Pinkerton men leaving a barge after their surrender during the Homestead Strike

Homestead Strike

Main article: Homestead Strike
Frick's letter describing the plans and munitions that will be on the barges when the Pinkertons arrive to confront the strikers in Homestead.

On July 6, 1892, during the Homestead Strike, 300 Pinkerton detectives from New York and Chicago were called in by Carnegie Steel's Henry Clay Frick to protect the Pittsburgh-area mill and strikebreakers. This resulted in a fire fight and siege in which 16 men were killed and 23 others were wounded. To restore order, two brigades of the Pennsylvania militia were called out by the Governor.

As a legacy of the Pinkerton's involvement a bridge connecting the nearby Pittsburgh suburbs of Munhall and Rankin was named Pinkerton's Landing Bridge.

Detective Frank P. Geyer

In 1895, detective Frank Geyer tracked down the murderer of the three Pitezel children, leading to the eventual trial and execution of the United States' first known serial killer H. H. Holmes. His story is told in his book, The Holmes-Pitezel Case.[16] Pinkertons had previously apprehended Holmes in 1894 in Boston on an outstanding warrant for insurance fraud perpetrated in Chicago.

Steunenberg murder and trial

Main article: Frank Steunenberg

Harry Orchard was arrested by the Idaho police and confessed to Pinkerton agent James McParland that he assassinated former Governor Frank Steunenberg of Idaho in 1905. Orchard testified, (unsuccessfully) under threat of hanging,[17] against Western Federation of Miners president Big Bill Haywood, naming him as having hired the hit. With a stirring defense by Clarence Darrow, Haywood and the other defendants of the WFM were acquitted in a nationally publicized trial. Orchard received a death sentence, but it was commuted.[18]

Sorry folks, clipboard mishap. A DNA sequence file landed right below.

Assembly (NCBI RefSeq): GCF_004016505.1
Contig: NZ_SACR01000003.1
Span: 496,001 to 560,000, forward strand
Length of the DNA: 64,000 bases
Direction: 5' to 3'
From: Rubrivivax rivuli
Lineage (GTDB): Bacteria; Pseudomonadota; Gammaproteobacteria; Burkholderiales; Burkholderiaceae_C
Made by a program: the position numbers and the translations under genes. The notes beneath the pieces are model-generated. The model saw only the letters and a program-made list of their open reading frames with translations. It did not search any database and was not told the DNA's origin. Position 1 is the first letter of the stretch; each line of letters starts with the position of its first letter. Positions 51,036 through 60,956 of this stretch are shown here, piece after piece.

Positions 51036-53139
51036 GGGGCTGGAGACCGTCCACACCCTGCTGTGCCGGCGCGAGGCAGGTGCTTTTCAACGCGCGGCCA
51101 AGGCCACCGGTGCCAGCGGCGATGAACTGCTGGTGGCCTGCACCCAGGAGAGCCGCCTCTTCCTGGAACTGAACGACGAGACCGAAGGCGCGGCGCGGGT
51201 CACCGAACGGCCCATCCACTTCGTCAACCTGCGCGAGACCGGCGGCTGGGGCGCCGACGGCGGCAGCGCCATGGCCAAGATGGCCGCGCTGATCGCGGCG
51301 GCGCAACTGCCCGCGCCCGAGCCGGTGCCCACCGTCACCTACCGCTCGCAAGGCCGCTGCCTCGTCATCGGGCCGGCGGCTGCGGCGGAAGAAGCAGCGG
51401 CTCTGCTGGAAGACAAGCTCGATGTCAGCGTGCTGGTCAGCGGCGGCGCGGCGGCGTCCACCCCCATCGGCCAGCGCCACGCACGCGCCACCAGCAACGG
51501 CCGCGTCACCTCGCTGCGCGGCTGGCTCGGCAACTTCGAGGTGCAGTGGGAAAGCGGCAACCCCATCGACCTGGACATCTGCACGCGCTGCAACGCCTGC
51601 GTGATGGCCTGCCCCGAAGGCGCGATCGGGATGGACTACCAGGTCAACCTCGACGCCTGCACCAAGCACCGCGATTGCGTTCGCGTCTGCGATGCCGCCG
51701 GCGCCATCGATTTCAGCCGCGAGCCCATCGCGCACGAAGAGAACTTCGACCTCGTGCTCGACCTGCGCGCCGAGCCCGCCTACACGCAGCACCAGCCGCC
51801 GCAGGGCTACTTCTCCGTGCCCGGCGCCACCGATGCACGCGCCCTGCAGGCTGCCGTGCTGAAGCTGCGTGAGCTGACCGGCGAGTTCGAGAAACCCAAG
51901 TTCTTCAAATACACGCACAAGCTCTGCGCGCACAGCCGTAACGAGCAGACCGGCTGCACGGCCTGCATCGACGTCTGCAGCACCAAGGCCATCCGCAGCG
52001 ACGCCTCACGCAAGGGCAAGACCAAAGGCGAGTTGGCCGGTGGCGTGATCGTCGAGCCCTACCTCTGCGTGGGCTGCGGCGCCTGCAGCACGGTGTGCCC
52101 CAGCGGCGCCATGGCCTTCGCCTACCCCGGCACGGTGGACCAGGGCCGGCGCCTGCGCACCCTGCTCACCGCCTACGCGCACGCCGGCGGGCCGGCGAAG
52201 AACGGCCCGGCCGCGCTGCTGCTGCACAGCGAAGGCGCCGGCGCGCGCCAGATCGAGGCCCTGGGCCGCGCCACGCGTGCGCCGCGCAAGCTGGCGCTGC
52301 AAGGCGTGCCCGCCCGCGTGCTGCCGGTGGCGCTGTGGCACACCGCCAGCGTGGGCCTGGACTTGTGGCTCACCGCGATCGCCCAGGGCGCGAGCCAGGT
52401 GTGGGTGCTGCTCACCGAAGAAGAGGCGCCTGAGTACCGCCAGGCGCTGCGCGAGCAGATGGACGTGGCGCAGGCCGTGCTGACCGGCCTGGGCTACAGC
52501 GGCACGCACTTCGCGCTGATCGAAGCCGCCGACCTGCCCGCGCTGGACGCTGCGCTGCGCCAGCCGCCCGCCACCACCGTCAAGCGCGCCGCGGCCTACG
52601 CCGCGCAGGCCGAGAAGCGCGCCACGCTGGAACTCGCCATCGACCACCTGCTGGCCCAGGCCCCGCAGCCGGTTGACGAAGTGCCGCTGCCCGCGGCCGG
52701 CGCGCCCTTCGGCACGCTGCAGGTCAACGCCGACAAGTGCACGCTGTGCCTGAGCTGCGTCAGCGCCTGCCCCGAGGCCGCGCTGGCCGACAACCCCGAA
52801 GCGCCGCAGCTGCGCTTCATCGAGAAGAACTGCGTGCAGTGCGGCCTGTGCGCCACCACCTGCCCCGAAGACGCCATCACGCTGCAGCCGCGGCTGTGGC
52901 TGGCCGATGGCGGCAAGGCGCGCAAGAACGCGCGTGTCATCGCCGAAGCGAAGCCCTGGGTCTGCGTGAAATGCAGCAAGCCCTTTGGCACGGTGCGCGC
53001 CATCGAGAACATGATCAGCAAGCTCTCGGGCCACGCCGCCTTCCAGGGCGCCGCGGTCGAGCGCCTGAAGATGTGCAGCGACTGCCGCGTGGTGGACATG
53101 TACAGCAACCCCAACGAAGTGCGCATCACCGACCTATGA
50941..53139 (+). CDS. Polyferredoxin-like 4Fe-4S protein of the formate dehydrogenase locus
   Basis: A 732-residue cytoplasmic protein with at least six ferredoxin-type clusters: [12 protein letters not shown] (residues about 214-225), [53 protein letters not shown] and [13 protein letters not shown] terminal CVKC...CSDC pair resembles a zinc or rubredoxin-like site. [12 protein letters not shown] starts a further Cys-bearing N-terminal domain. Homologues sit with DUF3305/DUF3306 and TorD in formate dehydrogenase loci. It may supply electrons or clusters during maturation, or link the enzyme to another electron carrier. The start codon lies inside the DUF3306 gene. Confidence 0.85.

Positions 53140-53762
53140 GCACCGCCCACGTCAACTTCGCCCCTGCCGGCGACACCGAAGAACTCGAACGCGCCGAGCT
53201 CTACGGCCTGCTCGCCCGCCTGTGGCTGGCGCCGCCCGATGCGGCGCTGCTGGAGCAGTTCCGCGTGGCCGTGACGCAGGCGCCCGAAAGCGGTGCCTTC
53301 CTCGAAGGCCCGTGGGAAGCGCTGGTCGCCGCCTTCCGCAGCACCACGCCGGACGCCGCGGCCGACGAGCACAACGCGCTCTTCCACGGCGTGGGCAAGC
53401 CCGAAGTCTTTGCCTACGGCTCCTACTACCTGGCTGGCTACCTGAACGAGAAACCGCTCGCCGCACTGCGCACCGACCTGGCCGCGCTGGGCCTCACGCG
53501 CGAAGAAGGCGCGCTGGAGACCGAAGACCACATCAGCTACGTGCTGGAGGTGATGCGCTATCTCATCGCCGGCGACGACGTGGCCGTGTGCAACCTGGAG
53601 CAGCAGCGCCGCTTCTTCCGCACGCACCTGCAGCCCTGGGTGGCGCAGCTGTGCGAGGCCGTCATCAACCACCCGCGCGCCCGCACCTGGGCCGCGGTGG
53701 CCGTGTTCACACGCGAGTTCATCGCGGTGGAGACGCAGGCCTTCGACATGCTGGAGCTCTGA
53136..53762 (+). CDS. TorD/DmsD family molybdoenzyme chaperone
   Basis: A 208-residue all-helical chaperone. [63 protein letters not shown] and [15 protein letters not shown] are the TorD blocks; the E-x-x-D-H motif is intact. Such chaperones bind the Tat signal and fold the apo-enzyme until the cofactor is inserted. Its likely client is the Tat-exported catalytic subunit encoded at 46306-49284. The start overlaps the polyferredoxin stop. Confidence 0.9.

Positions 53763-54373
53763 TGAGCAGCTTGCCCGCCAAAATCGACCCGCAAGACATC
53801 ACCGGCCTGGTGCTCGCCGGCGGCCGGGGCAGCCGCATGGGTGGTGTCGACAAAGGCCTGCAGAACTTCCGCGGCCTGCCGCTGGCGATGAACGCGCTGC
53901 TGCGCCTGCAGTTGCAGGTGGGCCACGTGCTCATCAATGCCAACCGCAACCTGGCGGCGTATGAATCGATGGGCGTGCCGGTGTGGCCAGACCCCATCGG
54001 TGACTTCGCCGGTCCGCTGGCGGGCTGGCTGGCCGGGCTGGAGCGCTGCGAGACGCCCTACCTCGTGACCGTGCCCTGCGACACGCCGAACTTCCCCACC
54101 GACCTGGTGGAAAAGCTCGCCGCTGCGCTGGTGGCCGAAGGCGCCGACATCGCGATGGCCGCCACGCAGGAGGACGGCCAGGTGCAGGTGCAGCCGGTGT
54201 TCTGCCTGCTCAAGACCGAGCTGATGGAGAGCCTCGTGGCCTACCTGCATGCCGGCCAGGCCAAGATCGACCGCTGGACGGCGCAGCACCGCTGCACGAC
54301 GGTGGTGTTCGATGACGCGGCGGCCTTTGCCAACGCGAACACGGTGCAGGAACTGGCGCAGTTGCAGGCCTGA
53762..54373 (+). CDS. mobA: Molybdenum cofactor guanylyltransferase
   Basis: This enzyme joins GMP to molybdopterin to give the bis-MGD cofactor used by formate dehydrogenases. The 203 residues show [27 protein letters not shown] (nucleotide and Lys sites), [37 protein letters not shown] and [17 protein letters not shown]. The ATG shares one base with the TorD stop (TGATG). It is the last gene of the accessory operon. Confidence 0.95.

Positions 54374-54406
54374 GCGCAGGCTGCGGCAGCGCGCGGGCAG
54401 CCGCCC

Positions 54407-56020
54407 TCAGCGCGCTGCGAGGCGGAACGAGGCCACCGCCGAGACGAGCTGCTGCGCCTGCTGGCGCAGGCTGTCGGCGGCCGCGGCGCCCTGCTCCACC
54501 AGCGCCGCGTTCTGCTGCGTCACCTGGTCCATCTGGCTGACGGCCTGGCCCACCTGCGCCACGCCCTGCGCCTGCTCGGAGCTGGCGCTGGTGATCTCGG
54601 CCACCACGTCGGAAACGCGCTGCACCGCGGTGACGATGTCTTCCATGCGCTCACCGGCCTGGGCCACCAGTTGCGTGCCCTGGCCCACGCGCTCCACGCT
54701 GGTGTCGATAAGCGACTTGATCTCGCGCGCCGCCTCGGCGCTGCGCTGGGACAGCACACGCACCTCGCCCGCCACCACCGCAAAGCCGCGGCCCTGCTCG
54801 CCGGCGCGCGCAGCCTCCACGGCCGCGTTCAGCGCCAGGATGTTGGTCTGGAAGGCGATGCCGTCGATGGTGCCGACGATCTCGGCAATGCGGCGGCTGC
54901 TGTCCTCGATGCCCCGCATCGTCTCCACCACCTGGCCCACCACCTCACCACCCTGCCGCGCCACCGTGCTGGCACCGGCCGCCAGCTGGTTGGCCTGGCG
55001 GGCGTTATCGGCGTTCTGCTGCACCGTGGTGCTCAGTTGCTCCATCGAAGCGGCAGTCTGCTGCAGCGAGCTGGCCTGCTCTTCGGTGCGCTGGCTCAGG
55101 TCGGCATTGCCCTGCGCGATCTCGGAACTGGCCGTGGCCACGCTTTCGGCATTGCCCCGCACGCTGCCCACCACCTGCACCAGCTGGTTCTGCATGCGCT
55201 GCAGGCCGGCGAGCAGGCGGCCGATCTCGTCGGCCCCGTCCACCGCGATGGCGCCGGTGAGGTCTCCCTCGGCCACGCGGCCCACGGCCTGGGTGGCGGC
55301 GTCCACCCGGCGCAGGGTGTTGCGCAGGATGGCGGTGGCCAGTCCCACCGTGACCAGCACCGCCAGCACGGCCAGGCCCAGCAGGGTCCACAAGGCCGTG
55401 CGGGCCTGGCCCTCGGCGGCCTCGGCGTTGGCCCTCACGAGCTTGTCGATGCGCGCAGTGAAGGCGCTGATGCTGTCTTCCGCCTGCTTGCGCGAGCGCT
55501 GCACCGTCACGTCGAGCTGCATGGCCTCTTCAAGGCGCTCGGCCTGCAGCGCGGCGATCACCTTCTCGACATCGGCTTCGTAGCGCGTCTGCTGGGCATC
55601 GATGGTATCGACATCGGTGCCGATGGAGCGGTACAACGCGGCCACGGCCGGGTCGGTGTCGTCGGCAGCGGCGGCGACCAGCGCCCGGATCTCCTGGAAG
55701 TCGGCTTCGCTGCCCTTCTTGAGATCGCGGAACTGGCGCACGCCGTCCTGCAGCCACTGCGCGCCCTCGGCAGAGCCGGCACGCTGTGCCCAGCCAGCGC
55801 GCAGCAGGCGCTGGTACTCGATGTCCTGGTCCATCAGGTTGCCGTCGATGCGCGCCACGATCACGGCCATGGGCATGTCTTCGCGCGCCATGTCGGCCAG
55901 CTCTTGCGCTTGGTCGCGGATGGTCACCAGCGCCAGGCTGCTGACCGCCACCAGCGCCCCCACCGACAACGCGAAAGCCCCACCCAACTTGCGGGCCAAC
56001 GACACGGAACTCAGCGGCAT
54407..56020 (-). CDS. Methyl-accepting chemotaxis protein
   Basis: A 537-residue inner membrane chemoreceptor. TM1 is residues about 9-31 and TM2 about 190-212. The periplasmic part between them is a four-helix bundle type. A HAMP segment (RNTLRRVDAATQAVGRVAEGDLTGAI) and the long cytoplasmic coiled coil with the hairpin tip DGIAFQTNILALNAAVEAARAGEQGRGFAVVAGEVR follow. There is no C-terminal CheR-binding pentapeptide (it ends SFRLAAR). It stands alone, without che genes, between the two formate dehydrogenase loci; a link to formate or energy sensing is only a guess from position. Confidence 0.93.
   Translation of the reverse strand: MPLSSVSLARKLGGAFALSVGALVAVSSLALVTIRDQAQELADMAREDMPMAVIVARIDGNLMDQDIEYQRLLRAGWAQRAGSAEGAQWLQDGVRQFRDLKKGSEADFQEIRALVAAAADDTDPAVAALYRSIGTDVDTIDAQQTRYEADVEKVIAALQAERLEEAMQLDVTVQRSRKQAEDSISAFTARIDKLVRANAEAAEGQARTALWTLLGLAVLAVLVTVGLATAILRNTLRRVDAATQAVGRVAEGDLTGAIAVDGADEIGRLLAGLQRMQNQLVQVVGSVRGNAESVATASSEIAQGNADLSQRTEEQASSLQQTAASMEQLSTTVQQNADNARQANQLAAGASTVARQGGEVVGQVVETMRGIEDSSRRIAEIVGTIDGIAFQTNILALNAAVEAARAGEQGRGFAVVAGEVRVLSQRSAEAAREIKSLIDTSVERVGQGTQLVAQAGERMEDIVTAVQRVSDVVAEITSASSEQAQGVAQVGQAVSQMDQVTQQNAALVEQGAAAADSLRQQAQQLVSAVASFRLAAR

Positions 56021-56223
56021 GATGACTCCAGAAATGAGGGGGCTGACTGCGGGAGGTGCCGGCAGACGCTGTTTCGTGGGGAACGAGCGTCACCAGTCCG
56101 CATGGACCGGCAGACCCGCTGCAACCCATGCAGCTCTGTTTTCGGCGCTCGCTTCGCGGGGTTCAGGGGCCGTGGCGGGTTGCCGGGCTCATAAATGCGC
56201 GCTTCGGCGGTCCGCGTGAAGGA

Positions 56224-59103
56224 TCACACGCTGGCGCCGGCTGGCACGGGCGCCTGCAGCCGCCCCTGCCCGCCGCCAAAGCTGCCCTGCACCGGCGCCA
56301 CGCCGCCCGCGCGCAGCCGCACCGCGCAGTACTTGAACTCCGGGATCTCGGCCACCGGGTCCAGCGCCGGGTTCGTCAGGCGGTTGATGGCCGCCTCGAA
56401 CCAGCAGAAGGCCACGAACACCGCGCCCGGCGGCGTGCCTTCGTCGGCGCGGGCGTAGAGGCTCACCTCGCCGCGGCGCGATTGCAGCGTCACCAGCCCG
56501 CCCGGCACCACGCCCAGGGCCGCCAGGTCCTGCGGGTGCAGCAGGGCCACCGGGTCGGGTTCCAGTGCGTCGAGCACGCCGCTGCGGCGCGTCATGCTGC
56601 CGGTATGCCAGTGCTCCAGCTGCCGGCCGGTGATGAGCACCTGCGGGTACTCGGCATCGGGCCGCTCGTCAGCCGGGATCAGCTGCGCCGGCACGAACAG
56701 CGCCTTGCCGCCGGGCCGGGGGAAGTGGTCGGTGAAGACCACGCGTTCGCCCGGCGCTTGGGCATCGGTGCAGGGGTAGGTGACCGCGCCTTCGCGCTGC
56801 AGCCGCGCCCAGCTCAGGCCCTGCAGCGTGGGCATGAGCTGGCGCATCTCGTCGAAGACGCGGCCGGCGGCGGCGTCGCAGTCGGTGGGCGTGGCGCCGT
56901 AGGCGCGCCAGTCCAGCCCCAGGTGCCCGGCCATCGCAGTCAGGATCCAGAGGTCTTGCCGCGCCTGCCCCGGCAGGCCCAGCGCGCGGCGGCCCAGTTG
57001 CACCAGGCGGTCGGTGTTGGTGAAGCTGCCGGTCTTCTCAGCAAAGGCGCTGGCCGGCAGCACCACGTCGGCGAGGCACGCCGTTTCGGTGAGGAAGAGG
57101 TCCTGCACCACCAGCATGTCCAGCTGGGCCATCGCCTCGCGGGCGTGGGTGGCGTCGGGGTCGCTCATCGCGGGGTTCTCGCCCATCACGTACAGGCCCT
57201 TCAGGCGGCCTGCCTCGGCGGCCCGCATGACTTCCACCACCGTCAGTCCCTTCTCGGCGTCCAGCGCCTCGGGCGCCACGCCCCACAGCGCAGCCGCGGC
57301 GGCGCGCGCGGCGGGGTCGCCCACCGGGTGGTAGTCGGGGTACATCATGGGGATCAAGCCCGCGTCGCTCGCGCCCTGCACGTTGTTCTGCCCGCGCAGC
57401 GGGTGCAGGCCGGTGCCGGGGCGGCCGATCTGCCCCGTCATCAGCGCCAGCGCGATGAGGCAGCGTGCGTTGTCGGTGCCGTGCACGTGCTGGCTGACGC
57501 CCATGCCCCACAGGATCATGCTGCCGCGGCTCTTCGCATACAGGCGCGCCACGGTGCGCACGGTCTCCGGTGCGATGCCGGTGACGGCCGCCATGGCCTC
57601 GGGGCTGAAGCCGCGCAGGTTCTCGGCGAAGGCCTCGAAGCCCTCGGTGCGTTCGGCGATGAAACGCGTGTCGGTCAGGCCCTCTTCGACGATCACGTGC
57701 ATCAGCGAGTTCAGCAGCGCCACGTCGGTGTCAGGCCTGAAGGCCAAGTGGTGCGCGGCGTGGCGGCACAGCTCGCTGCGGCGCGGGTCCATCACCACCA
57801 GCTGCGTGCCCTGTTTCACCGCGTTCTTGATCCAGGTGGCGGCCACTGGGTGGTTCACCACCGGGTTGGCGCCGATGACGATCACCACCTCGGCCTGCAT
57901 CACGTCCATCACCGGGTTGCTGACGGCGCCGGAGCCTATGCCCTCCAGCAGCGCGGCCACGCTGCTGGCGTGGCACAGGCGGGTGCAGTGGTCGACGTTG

Indiana University

Bogus written and distributed by Indiana University students in 1890. The Pinkerton Agency was hired to find the authors.
Bogus written and distributed by Indiana University students in 1890. The Pinkerton Agency was hired to find the authors.

In 1890, Indiana University hired the Pinkerton Agency to investigate the authorship of a student "bogus" that had been distributed throughout town. While boguses were not uncommon, this particular one attacked IU faculty and students with such graphic language that Bloomington residents complained. The detective arrived in Bloomington on April 26 and spent nearly two weeks conducting interviews and dispatching regular reports back to the home office. In the end, it was town talk that led to the student authors and not the work of the agent. The seven Beta Theta Pi fraternity brothers were from locally prominent families, including the son of a Trustee, but all were expelled. In 1892, however, the Trustees granted five of the men their degrees and all seven were reinstated in good standing.[19][20]

Outlaws and competition

Pinkerton agents were hired to track western outlaws Jesse James, the Reno Gang, and the Wild Bunch (including Butch Cassidy and the Sundance Kid). On March 17, 1874, two Pinkerton Detectives and a deputy sheriff, Edwin P. Daniels,[21] encountered the Younger brothers (associates of the James–Younger Gang); Daniels, John Younger, and one Pinkerton agent was killed. In Union, Missouri a bank was robbed by George Collins, aka Fred Lewis, and Bill Randolph; Pinkerton Detective Chas Schumacher trailed them and was killed. Collins was hanged on March 26, 1904 and Randolph was hanged on May 8, 1905 in Union. Pinkertons were also hired for transporting money and other high quality merchandise between cities and towns, which made them vulnerable to the outlaws. Pinkerton agents were usually well paid and well armed.

G.H. Thiel, a former Pinkerton employee, established the Thiel Detective Service Company in St. Louis, Missouri, a competitor to the Pinkerton agency. The Thiel company operated in the U.S., Canada, and Mexico.

Due to its conflicts with labor unions, the word Pinkerton continues to be associated by labor organizers and union members with strikebreaking.[22] Pinkertons, however, moved away from labor spying following revelations publicized by the La Follette Committee hearings in 1937.[23] Pinkerton's criminal detection work also suffered from the police modernization movement, which saw the rise of the Federal Bureau of Investigation and the bolstering of detective branches and resources of the public police. Without the labor and criminal investigation work on which Pinkertons thrived for decades, the company became increasingly involved in protection services, and in the 1960s, even the word "Detective" disappeared from the agency's letterhead.[24] In July 2003, Pinkerton's was acquired along with longtime rival, the William J. Burns Detective Agency (founded in 1910), by Securitas AB to create Securitas Security Services USA, Inc., one of the largest security companies in the world.